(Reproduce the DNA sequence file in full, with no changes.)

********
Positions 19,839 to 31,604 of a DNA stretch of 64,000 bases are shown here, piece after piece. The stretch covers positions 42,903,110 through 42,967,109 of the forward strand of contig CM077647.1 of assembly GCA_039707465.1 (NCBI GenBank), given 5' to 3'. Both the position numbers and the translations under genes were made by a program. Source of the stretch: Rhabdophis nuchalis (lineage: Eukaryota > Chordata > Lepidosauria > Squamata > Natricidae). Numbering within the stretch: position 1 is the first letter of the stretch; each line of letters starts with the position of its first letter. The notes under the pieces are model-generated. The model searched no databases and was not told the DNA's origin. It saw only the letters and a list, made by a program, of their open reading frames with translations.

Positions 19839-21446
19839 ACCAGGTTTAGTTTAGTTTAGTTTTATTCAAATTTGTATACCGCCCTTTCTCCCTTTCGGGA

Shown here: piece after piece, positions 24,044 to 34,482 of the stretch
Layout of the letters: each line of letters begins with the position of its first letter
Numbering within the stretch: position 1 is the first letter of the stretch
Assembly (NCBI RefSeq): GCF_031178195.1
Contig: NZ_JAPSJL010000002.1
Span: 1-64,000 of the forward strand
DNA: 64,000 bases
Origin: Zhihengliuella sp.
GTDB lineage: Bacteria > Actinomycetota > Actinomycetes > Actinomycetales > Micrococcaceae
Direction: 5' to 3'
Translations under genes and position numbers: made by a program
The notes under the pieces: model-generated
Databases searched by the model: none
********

Positions 19,839 to 31,604 of a DNA stretch of 64,000 bases are shown here, piece after piece. The stretch covers positions 42,903,110 through 42,967,109 of the forward strand of contig CM077647.1 of assembly GCA_039707465.1 (NCBI GenBank), given 5' to 3'. Both the position numbers and the translations under genes were made by a program. Source of the stretch: Rhabdophis nuchalis (lineage: Eukaryota > Chordata > Lepidosauria > Squamata > Natricidae). Numbering within the stretch: position 1 is the first letter of the stretch; each line of letters starts with the position of its first letter. The notes under the pieces are model-generated. The model searched no databases and was not told the DNA's origin. It saw only the letters and a list, made by a program, of their open reading frames with translations.

Positions 19839-21446
19839 ACCAGGTTTAGTTTAGTTTAGTTTTATTCAAATTTGTATACCGCCCTTTCTCCCTTTCGGGA

Shown here: piece after piece, positions 24,044 to 34,482 of the stretch
Layout of the letters: each line of letters begins with the position of its first letter
Numbering within the stretch: position 1 is the first letter of the stretch
Assembly (NCBI RefSeq): GCF_031178195.1
Contig: NZ_JAPSJL010000002.1
Span: 1-64,000 of the forward strand
DNA: 64,000 bases
Origin: Zhihengliuella sp.
GTDB lineage: Bacteria > Actinomycetota > Actinomycetes > Actinomycetales > Micrococcaceae
Direction: 5' to 3'
Translations under genes and position numbers: made by a program
The notes under the pieces: model-generated
Databases searched by the model: none